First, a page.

Editor, White Cover Magazine
We must divert from sports from one second. That’s because one of the greatest comedies of all time — some would say the greatest, and it’s almost surely between this title, Arrested Development, and Seinfeld — ended on Thursday night. One last kick at the can for Baldwin, Fey, Tracy Morgan, Jane Krakowski, Jack McBrayer, et al.
At its best 30 Rock was picture-perfect social commentary. At its worst… well, there was no worst.
Fey has always been brilliant, but 30 Rock cemented her reputation as Hollywood’s greatest comedic mind. Alec Baldwin resurrected a career that was certain to have been judged on one speech from the movie Malice, a cameo appearance as a douchebag in Notting Hill, and a voicemail tirade directed at his daughter. Tracy Morgan usurped Tim Meadows to become the funniest black actor from the early 2000’s-era cast of Saturday Night Live. Jack McBrayer is now America’s choice to play every backwards hillbilly with a heart of gold. Scott Adsit turned baldness into a profitable characteristic. Katrina Bowden is almost certainly a permanent fixture in some 20-year-old’s Spank Bank.
The whole thing hit at a time when America sorely needed it. Bush was still in the White House. Comedy was dead. We were still used to 22-minute sitcoms that couldn’t go five seconds without hitting the laugh track button every time the brother from Yes, Dear entered the room. We were coming to the end of The Sopranos.
Suffice to say, we were desperate for laughs.
Oh, Hell. I’ll shut up. Just know this: it was a great show, and it will be sorely missed.
Here are the Top 7 Greatest Moments (and recurring moments) from 30 Rock (in no particular order):
Jenna Maroney’s Crippling Self-Conscious Confidence
Grantland‘s Molly Lambert summed this up perfectly on Thursday morning, so I’ll refer you to her. Basically, Jane Krakowski embodied both the charm and the villainy of every bitch-who-shouldn’t-be and every actress-with-a-generous-mirror you’ve ever met, or could imagine meeting.
My personal favourite?
Season 1, when Liz and Jenna go to a full restaurant and are told they will have to wait. Jenna begins to reveal her breast to the waiter seductively and says, “Oh, will it?”
The disturbed and unimpressed waiter responds, “Uh, yeah. Yeah, it will.”
(All the following GIFs are from Lambert’s Grantland column, “Jenna Maroney: An Appreciation”.)
Self-Loathing NBC Insults
Nobody makes fun of the network paying her contract better than Fey or her casts of writers. Every episode became a new opportunity for someone on 3o Rock to ruthlessly insult the National Broadcasting Corporation.
30 Rock constantly reminding its viewers it was the fourth-most watched network in the country (our of four).
The show spent almost all of its fourth and fifth seasons mocking the network’s acquisition by (fake company) Kabletown, including when one executive told Jack Donaghy they could buy NBC as a charitable donation and write it off as a tax deduction.
Or, there was Tracy Jordan asking Jimmy Fallon if he was a celebrity. Fallon responded, “Well, I have my own show on NBC.”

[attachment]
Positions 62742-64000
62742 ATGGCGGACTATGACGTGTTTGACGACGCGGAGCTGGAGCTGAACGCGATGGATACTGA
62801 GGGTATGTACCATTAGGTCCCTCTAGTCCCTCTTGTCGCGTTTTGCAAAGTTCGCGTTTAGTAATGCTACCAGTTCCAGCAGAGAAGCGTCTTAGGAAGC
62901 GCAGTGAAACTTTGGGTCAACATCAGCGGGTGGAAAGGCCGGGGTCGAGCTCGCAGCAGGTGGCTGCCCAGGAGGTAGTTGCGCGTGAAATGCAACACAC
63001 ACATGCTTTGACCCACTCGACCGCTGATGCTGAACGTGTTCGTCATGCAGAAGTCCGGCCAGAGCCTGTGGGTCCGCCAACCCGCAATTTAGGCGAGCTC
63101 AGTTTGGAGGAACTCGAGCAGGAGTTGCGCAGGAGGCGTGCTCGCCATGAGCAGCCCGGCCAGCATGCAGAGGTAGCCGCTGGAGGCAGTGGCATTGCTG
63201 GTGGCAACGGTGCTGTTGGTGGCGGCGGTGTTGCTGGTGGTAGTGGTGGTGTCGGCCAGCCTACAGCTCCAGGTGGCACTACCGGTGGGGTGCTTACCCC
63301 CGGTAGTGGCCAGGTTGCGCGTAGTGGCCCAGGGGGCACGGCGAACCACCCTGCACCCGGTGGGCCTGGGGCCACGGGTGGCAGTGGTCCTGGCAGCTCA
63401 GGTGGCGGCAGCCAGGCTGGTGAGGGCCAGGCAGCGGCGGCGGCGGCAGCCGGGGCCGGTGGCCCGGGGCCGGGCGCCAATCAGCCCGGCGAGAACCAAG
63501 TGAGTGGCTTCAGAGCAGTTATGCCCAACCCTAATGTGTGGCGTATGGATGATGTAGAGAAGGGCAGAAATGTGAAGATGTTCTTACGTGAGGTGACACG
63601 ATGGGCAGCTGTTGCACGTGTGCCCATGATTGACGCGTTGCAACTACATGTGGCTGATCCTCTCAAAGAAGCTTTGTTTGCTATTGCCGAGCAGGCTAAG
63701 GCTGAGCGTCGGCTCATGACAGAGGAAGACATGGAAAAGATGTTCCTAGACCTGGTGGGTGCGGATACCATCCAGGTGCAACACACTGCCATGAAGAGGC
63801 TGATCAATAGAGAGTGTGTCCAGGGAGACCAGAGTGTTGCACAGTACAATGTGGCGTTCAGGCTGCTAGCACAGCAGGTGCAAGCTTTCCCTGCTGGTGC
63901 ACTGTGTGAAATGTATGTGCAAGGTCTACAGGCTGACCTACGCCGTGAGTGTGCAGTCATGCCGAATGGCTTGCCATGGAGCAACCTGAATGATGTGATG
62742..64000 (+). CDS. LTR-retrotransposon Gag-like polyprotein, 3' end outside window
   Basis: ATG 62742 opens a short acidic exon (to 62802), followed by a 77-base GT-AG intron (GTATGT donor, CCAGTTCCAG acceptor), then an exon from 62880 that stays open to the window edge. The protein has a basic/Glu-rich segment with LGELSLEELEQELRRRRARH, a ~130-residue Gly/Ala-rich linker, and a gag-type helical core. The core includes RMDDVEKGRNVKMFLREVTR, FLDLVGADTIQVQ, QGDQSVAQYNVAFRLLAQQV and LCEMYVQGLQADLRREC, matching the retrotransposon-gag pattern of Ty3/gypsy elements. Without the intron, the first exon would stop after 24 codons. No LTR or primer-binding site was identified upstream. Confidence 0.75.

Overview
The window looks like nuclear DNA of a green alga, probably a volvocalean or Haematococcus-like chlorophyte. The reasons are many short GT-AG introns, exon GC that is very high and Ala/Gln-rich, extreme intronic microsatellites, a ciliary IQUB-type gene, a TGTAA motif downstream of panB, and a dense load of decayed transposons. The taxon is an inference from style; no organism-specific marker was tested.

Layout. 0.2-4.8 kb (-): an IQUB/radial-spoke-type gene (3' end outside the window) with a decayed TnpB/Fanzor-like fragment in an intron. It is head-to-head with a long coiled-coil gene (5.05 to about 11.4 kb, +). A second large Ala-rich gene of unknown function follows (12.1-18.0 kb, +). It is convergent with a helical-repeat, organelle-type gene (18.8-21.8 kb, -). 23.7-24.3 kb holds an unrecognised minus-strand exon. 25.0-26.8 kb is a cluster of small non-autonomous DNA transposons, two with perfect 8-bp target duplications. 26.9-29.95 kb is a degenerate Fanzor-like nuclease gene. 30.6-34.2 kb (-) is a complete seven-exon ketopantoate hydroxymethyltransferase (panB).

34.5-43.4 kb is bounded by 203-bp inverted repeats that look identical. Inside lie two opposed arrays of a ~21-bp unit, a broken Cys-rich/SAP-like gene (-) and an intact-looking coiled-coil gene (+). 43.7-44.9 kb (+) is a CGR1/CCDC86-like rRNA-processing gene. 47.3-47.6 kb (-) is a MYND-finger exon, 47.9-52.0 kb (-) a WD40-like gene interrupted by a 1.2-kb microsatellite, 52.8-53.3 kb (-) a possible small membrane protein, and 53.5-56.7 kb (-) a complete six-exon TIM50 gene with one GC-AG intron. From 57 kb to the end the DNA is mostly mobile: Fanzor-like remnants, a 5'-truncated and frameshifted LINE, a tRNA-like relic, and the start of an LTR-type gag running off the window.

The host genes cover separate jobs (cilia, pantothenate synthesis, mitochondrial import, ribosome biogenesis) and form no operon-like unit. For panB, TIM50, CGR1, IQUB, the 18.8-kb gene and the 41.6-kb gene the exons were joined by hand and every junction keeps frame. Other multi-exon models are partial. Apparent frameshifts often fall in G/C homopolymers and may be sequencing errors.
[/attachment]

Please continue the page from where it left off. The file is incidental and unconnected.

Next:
“No,” said Jordan, “Are you a celebrity?”
And, there was that beautiful moment at the end of Season 5 when — during a gas leak at NBC Studios — Liz meets Jack in an abandoned NBC Store.
“Did we close the NBC Store?” she asks.
“No,” he replies. “It’s just empty.”
Every show should have a quote of at least one appearance by Will Arnett as a guest star.
30 Rock gets a lot of credit for tackling race jokes with balance and a perfect mixture of humour and tenderness, but it’s done the same for gay issues and any jokes or sketches that may come from the topic. The show’s tone was never mocking, but it still certainly couldn’t go half-an-hour without at least one mention of Fire Island.
Therapy, Jack Style
Jack Donaghy was a pillar of personality. When watching him, you couldn’t tell if he made you want to be Alec Baldwin or if he made you want to run NBC. Or, did you just want to drink brandy in an office above New York City for one day and maybe one night?
All I know is, I never truly fell in love with 30 Rock until I saw this three-minute tour de force from Season 2:
Dr. Leo Spaceman
If Tina Fey knows anything, it’s how to appropriately and effectively use her former SNL cast mates, and that absolutely includes Chris Parnell. Spa-che-man (as it’s properly pronounced) was a staple of the show and a treat to see whenever he’d show up.
Hopefully, NBC will one day open up its ridiculously strict online video viewing regulations and we can see more of Spaceman on YouTube.
Steve Buscemi’s Private Investigator
Who can forget Buscemi, while spying on someone at a park for Jack Donaghy, finishing his Diet Coke, putting the empty plastic can into his blazer pocket, and then riding off on his bike?
An absolutely perfect supporting character.
Liz vs. Jack
This may be a bit of a cop out. A little lazy. Too easy, right?
Well, what the hell? It was too good to pass up, and we have to thank Fey for becoming the first show creator in TV history to resist the urge to have her two leads fall in love with each other and get married in the finale.